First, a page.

Beta Amyloid and Alzheimer's: What it Does, How to Stop it
A research team that included members from The Johns Hopkins University and the University of Minnesota Medical School has for the first time identified a substance in the brain that is proven to cause memory loss. This identification gives drug developers a target for creating drugs to treat memory loss in patients with dementia.
....The researchers hypothesized that there was a substance in the brain that causes memory decline that is present even before nerve cells begin to die. To test that hypothesis, the team used mice whose genetic makeup was manipulated to develop memory loss much in a way people develop subtle memory problems before the earliest stages of Alzheimer's disease. Using mice that showed early signs of memory loss and had no plaques or nerve cell loss in the brain, they discovered a form of the amyloid-beta protein that is distinct from plaques. They extracted and purified this newly found protein complex and injected it into healthy rats. The rats suffered cognitive impairment, confirming that this protein has a detrimental effect on memory.
Read the full report here.
We learn even more about beta amyloid, and how it kills brain cells in alzheimer's, from this research report from Children's Hospital and Recearch Center, Oakland.
In a study published in the February 28th issue of the Proceedings of the National Academy of Sciences, lead scientist Hani Atamna, Ph.D., found that alterations in the production of heme (a molecule that contains iron) may be the key to understanding why excessive amyloid-beta is toxic to brain cells. Dr. Atamna had previously discovered that Alzheimer's patients have abnormal amounts of heme in their brains. In new research results, Atamna's team showed that amyloid-beta readily binds with heme to form a compound that can be flushed from cells. When there is insufficient heme or too much amyloid-beta, however, the amyloid-beta forms large toxic "clumps" that the cell cannot dissolve and eliminate.
Though heme binding with amyloid-beta can be beneficial, if too much heme is bound up with amyloid-beta, there may be insufficient heme available for the cell to properly function. When this happens, the cell's mitochondria, which are the tiny structures inside brain cells that produce the energy the cells need to function, begin to decay. Dr. Atamna refers to this phenomenon as a "functional heme deficiency" because the cells are still forming heme, but it is trapped within an amyloid-beta/heme compound.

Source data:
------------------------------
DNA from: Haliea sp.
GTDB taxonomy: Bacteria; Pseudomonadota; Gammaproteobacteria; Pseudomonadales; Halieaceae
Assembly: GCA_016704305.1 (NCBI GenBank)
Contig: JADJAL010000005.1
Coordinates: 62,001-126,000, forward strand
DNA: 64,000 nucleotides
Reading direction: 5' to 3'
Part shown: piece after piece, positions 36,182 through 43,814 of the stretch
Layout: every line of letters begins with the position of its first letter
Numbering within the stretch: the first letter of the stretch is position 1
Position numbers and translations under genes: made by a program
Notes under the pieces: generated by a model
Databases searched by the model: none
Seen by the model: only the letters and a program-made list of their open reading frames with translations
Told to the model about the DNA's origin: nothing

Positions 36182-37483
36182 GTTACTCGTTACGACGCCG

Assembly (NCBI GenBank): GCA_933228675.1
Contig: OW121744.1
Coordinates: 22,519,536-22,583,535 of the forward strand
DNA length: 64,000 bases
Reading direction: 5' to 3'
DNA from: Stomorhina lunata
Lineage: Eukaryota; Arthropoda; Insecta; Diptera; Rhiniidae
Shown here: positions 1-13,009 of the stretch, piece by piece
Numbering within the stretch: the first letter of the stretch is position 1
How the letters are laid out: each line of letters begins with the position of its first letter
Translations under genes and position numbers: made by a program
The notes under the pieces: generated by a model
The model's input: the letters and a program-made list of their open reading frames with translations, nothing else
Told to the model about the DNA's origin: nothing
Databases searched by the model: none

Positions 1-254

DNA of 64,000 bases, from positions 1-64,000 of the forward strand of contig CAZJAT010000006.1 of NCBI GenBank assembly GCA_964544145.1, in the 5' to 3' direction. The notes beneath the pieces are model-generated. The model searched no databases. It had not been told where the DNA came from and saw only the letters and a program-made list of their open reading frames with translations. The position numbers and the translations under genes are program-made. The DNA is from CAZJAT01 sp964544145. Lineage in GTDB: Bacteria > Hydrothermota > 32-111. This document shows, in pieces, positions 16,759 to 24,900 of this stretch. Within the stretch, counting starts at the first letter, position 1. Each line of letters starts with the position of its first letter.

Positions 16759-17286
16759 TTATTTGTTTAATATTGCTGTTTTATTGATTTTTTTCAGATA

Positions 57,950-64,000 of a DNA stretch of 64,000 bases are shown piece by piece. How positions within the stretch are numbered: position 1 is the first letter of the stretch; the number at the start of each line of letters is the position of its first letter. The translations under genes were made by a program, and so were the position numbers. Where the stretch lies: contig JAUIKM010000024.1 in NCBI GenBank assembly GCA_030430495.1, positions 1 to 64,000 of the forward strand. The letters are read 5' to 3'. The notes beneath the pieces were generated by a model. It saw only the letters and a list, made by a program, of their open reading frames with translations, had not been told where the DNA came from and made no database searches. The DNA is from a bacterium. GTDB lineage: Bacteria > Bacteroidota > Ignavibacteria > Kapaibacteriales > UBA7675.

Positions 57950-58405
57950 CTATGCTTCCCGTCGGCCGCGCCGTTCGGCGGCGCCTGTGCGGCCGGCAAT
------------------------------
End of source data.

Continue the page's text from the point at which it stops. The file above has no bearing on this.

When they examined the heme/ amyloid-beta compound researchers in the Atamna laboratory were surprised to discover it was a peroxidase--a type of enzyme that reacts harmfully with biological materials essential for proper brain function such as serotonin and L-DOPA. Dr. Atamna believes that the combination of functional heme deficiency, which harms mitochondria needed to produce energy, together with the increase in oxidative damage caused by the peroxidase, is what eventually kills the cell.
So we can see that beta amyloid first causes confusion and memory loss, then it binds heme and triggers oxidative damage to neurons, and mitochondrial dysfunction leading to apoptosis of the neuron. Now we need to look at ways to prevent and arrest those processes before the damage is irrevocable.
In this research report, we learn how researchers used Herpes Simplex Virus (HSV) as a vector for gene therapy, to inhibit amyloid beta production and accumulation.
We generated replication-defective herpes simplex virus (HSV) vectors that inhibit Abeta accumulation, both in vitro and in vivo. In cell culture, HSV vectors expressing either (i) short hairpin RNA directed to the APP transcript (HSV-APP/shRNA), or (ii) neprilysin, an endopeptidase that degrades Abeta (HSV-neprilysin), substantially inhibited accumulation of Abeta. To determine whether these vectors showed similar activity in vivo, we developed a novel mouse model, in which overexpression of a mutant form of APP in the hippocampus, using a lentiviral vector (LV-APP(Sw)), resulted in rapid Abeta accumulation. Co-inoculation of LV-APP(Sw) with each of the HSV vectors showed that either HSV-APP/shRNA or HSV-neprilysin inhibited Abeta accumulation in this model, whereas an HSV control vector did not. These studies demonstrate the utility of HSV vectors for reducing Abeta accumulation in the brain, thus providing useful tools to clarify the role of Abeta in AD that may facilitate the development of novel therapies for this important disease.Gene Therapy advance online publication, 16 March 2006
Read more here.
There is a great deal more involved with Alzheimer's than what is discussed in these three articles. You may be wondering where the beta amyloid protein came from in the first place. This useful review article will help to answer that question, and discusses several present and future treatments for Alzheimer's as well. It may take an hour or two to read and digest, but while doing so, be thankful you have that capacity.
There are many, many unanswered questions remaining. But since Alzheimer's is considered a priority by most western governments, well designed research that addresses those questions is very likely to be funded.